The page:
The Bombay High Court recently acquitted a man for kidnapping and raping a minor as the evidence suggested that the physical relationship between them was consensual.
The prosecution had also falsely tried to prove that the alleged victim was a minor. However, Bombay High Court found the same otherwise.
The case pertains to 2015 when the ‘minor’ was residing with her parents at Lohagaon, Pune and was studying in Class 9. On April 8, 2015 the minor was at her paternal aunt’s house and the accused, Mahadev Khodave, came and said the girl’s mother had asked him to pick her up.
The duo then travelled to Dadar, Mumbai and then Pandharpur on his motorcycle. There the man rented a room and allegedly had forcible intercourse with her. After three days, he dropped her at Pune. After this, the girl called her brother and a FIR was registered against the man.
On September 21, 2019 a special Protection of Children from Sexual Offences (POCSO) convicted Khodave under:
- Section 363 (kidnapping)
- Section 366 (kidnapping, abducting or inducing woman to compel her marriage, etc)
- Section 376 (punishment for rape)
…of the Indian Penal Code
- Section 4 (punishment for penetrative sexual assault) of POCSO.
The accused then challenged his conviction and filed an appeal before a single bench of Justice Anuja Prabhudessai.
The advocate appearing for Khodave said the prosecution had failed to prove that the girl was a minor. He also said that the girl’s brother had said he was 27-years-old at the time of the incident and that the girl was five years younger than him, that is, 22-years-old.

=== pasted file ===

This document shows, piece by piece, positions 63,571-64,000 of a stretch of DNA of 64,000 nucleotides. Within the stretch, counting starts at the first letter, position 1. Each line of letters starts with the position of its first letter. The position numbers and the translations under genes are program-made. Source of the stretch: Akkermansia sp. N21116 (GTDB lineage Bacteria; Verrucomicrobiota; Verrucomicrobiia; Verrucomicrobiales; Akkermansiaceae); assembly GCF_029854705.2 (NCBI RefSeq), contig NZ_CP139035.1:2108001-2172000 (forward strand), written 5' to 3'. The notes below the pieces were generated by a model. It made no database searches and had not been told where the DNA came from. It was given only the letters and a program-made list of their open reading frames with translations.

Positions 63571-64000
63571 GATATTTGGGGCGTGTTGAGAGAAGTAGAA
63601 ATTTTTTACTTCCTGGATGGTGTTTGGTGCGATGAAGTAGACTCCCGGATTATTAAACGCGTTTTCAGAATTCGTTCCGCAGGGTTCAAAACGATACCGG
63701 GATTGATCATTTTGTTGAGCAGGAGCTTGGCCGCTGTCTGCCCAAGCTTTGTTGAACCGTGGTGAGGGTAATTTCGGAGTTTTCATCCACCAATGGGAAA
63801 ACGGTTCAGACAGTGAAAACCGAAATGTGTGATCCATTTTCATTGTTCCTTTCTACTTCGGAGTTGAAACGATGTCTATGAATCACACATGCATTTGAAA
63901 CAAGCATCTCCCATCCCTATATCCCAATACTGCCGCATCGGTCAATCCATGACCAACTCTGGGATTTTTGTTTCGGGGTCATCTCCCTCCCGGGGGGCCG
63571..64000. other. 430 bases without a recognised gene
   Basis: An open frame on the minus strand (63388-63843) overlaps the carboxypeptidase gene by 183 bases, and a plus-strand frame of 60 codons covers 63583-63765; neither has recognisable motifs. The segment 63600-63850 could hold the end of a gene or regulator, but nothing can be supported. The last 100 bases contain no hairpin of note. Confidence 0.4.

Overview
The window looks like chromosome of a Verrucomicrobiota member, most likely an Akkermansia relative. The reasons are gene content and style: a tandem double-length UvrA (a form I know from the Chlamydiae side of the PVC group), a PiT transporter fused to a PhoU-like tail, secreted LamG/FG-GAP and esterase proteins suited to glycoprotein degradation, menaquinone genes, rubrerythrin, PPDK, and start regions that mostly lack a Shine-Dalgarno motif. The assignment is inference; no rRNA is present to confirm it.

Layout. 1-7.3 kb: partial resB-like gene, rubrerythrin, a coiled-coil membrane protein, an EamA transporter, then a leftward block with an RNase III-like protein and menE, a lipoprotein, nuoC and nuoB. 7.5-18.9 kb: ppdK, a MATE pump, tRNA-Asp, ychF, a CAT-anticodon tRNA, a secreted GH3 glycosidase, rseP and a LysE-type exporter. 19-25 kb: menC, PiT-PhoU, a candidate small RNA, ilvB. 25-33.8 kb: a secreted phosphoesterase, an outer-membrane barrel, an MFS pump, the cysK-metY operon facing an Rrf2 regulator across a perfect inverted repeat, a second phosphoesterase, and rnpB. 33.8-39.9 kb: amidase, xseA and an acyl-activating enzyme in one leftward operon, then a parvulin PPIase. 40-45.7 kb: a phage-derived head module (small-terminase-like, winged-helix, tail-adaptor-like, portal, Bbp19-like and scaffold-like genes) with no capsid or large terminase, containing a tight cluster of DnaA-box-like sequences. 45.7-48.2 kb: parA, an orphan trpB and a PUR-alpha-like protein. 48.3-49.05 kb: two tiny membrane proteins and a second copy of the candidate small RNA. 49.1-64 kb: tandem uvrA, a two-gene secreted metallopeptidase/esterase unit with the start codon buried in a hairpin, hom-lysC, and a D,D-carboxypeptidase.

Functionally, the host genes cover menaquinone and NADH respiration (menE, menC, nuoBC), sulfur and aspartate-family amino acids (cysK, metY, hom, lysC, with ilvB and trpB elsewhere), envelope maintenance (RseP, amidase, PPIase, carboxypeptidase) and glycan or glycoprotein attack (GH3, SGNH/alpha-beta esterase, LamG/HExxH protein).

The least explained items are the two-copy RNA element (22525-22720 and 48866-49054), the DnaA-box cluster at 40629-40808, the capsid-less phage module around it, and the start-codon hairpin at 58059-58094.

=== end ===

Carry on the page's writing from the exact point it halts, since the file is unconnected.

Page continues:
The prosecution, in order to prove the girl was 14-years of age, relied upon the School Leaving Certificate issued by Sant Tukaram Vidyalaya, Lohegaon.
The uncle of the girl also indicated that the victim got married about two to three months after the incident, and the court said,
This belies the contention that the minor was 14-years of age as on the date of the incident. Hence, in my view, the prosecution has failed to establish beyond reasonable doubt that the girl was a ‘child’ within the POCSO Act.
Bombay High Court
The court relied upon photographs of the time the couple was together and said,
The photographs not only falsify the contention that the survivor was under pressure and or frightened but demonstrates that the girl was very much comfortable and happy in the company of Mahadev.
The court allowed the appeal and quashed the conviction by saying,
The evidence on record therefore suggests that the physical relationship between the accused and survivor was consensual. The prosecution has thus failed to establish the charge of kidnapping/abduction and rape.
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